> -----Original Message-----
> From: pgsql-hackers-owner(at)postgresql(dot)org [mailto:pgsql-hackers-
> owner(at)postgresql(dot)org] On Behalf Of Peter Geoghegan
> Sent: Tuesday, May 01, 2012 4:37 PM
> To: Tom Lane
> Cc: Pavel Stehule; PostgreSQL Hackers
> Subject: Re: [HACKERS] proposal: additional error fields
> On 1 May 2012 21:14, Tom Lane <tgl(at)sss(dot)pgh(dot)pa(dot)us> wrote:
> > Peter Geoghegan <peter(at)2ndquadrant(dot)com> writes:
> >> Maybe no one is convinced by any of this, but the fact is that the
> >> SQLSTATE argument falls down when one considers that we aren't using
> >> it in many cases of errors that clearly are severe.
> > The reason that argument isn't convincing is that we *are* using a
> > SQLSTATE for every such message; it's just defaulted to XX000.
> > AFAICT, it would be reasonable to treat all XX000 as alarm conditions
> > until proven different. If a given message is, in fact, not supposed
> > to be "can't happen", then it shouldn't be going through elog(). We'd
> > probably be needing to fix some places that were lazily coded as
> > elogs, but under your proposal we would also have to touch every such
> > place ... and thousands more besides.
> Fair enough. Adjusting all of those elog calls may be excessive. The
> could be made that what I've characterised as severe (which is, as I've
> not entirely clear-cut) could be deduced from SQLSTATE if we were to
> formalise the "can't happen errors are only allowed to use elog()"
> into a hard rule. However, I think it's critically important to make all
> easy and well-documented. Severity should probably be part of the default
> Sorry for high-jacking your thread, Pavel.
So the apparent desire is to promote proper usage of SQLSTATE but
simultaneously add and encode a default SQLSTATE_PG_SEVERITY value for each
class/code that can be used for external monitoring and notification.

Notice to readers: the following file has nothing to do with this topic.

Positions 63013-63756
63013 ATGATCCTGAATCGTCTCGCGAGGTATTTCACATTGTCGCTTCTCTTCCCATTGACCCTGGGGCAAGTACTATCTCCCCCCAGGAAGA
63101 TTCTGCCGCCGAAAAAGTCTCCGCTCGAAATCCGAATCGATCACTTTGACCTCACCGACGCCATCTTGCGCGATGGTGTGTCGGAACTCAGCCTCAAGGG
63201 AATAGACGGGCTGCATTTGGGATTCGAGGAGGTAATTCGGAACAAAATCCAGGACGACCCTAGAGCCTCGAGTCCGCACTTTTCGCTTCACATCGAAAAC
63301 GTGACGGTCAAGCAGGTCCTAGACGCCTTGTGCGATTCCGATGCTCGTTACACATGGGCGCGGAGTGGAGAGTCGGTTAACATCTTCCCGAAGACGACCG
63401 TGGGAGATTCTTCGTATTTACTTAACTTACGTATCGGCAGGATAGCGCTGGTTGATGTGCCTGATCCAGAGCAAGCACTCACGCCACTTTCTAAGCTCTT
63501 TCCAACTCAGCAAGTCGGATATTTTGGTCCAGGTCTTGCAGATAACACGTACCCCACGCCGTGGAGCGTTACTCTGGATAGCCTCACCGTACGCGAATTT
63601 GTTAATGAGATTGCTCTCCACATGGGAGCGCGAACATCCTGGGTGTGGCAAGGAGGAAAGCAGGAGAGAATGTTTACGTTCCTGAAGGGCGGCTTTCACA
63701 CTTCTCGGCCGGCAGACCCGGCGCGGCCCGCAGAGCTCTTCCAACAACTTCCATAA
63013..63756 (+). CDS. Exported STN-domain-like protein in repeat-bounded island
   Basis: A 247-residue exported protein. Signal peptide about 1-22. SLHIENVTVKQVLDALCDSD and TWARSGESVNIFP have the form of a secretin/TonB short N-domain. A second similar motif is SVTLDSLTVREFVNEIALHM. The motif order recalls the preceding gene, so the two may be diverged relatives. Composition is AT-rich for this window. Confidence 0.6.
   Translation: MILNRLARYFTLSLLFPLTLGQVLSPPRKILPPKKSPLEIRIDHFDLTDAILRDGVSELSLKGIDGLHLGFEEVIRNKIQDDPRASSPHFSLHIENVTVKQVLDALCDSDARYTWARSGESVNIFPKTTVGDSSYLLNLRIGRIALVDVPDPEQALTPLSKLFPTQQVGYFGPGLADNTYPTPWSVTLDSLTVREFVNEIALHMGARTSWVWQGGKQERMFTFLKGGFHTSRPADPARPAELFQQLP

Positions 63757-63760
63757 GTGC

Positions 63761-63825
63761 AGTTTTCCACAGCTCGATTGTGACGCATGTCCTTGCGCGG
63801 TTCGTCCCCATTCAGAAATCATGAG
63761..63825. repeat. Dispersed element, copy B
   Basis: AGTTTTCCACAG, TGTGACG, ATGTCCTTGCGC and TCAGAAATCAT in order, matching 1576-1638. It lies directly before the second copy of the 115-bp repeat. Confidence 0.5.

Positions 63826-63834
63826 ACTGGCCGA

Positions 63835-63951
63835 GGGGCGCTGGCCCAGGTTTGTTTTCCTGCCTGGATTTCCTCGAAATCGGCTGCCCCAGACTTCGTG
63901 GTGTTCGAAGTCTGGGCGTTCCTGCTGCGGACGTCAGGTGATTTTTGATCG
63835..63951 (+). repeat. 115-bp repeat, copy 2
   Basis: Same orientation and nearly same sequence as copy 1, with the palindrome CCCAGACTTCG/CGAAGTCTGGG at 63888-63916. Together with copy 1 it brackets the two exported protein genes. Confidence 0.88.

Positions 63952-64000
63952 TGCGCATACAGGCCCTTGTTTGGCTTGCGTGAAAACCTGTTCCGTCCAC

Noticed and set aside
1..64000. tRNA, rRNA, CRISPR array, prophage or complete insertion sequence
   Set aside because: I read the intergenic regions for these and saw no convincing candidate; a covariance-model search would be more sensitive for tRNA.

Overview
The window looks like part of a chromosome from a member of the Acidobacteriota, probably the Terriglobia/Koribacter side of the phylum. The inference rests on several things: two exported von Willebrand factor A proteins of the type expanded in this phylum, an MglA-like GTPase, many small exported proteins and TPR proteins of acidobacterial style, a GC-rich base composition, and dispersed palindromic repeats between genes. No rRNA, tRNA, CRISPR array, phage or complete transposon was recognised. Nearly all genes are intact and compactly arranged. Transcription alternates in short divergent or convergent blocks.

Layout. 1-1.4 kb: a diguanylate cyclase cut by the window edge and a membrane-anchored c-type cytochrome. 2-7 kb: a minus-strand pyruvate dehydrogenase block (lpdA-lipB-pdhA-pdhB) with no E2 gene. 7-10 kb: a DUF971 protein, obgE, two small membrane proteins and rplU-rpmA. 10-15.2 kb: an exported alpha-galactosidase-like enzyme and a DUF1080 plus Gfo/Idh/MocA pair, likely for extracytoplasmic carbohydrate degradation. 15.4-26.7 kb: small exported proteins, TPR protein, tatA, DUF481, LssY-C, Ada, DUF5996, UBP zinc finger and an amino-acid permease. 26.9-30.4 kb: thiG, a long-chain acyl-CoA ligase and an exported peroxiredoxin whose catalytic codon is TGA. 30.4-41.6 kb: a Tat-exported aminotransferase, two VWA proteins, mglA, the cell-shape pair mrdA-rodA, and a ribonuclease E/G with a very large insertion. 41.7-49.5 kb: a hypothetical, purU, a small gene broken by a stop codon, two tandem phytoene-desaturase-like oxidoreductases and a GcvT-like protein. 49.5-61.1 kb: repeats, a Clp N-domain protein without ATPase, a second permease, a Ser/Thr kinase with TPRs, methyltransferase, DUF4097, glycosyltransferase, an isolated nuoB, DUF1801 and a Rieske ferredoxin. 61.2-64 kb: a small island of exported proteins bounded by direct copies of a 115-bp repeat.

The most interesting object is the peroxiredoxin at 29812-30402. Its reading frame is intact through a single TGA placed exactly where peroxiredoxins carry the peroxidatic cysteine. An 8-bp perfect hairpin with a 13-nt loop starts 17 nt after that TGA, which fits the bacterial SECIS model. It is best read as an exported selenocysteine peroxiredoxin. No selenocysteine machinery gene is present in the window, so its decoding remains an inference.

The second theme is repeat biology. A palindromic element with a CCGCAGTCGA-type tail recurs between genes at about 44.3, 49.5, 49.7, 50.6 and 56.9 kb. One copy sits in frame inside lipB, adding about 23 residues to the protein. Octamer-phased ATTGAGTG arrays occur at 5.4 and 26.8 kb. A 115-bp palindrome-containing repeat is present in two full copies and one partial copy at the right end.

Ideally customization could be done so that differing opinions on such
severity classification could be made on a client-per-client basis without
having to resort to outputting the SQLSTATE code itself and then requiring
external software to maintain such an association. To that end any
"severity" on the class itself would act as a default and specific codes
that want to share the same severity can be skipped while those needing a
different code can have an override specified. Since the codes are neither
exhaustive nor mandatory such a default would apply to any user-chosen code
not previously defined.
Simply adding in more high-level categories avoids the issue that the
current system has insufficient information encoded to facilitate desired
reporting requirements. If we encode our messages with a sufficient level
of detail then internally or externally adding categories and meta-data on
top of those layers is simple and new ideas and techniques can be tried
without having to modify the system in the future.
Supplemental context information such as table and constraint names can be
useful if the cost of recording such data is low enough and the value
sufficient. That said, knowing the SQL that caused the error and which
process it is implementing should be sufficient to identify possible causes
and resolutions without requiring the specific columns and tables involved.
Since constraint violations already expose the name of the violated
constraint that particular situation seems to have a sufficient solution.
Given that you should not be giving end-users that kind of implementation
artifact anyway the developer and DBA should be able to identify the root
cause and either avoid it themselves or code an application interface to
present to the end-user. So, at least from my perspective, the bar to move
this forward is pretty high - either it must be fairly simple to implement
(which it is not) or there needs to be more value to it than I am seeing
currently. This ignores whether normal runtime performance costs will be a
Looking at the SQLSTATE error classes I am somewhat concerned with the
number of items found under "HV" and the apparent intermixing of "client"
and "internal" error types.
As for an upgrade path how about something along the lines of:
1) Make a best-attempt effort at identifying existing elog and ereport calls
and modifying them to output specific SQLSTATE codes
2) Modify elog/ereport to catch and log (stack trace) any calls that do not
set SQLSTATE to a specific value.
3) During development, beta, and RC phases keep such code in place and ask
people to look at their logs for missed elog/ereport calls
4) Remove the stack trace (logging) within ereport/elog from the final
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